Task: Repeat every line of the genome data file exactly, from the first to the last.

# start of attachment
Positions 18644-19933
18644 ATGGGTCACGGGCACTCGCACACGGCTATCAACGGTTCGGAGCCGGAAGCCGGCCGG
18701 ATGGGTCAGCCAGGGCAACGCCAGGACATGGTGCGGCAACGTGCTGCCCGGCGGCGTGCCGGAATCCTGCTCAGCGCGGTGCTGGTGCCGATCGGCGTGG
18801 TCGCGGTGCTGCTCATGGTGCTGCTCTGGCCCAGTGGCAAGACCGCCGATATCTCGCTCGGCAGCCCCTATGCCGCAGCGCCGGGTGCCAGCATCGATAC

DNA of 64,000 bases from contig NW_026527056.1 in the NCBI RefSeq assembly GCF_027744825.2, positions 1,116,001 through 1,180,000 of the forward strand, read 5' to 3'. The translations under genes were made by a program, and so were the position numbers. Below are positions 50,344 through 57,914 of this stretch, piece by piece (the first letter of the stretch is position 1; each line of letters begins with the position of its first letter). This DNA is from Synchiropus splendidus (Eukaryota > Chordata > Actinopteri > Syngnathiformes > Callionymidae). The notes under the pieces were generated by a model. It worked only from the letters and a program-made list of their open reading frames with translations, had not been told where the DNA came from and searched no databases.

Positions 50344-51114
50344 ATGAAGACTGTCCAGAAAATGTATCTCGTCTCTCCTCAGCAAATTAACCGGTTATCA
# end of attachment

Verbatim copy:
Positions 18644-19933
18644 ATGGGTCACGGGCACTCGCACACGGCTATCAACGGTTCGGAGCCGGAAGCCGGCCGG
18701 ATGGGTCAGCCAGGGCAACGCCAGGACATGGTGCGGCAACGTGCTGCCCGGCGGCGTGCCGGAATCCTGCTCAGCGCGGTGCTGGTGCCGATCGGCGTGG
18801 TCGCGGTGCTGCTCATGGTGCTGCTCTGGCCCAGTGGCAAGACCGCCGATATCTCGCTCGGCAGCCCCTATGCCGCAGCGCCGGGTGCCAGCATCGATAC

DNA of 64,000 bases from contig NW_026527056.1 in the NCBI RefSeq assembly GCF_027744825.2, positions 1,116,001 through 1,180,000 of the forward strand, read 5' to 3'. The translations under genes were made by a program, and so were the position numbers. Below are positions 50,344 through 57,914 of this stretch, piece by piece (the first letter of the stretch is position 1; each line of letters begins with the position of its first letter). This DNA is from Synchiropus splendidus (Eukaryota > Chordata > Actinopteri > Syngnathiformes > Callionymidae). The notes under the pieces were generated by a model. It worked only from the letters and a program-made list of their open reading frames with translations, had not been told where the DNA came from and searched no databases.

Positions 50344-51114
50344 ATGAAGACTGTCCAGAAAATGTATCTCGTCTCTCCTCAGCAAATTAACCGGTTATCA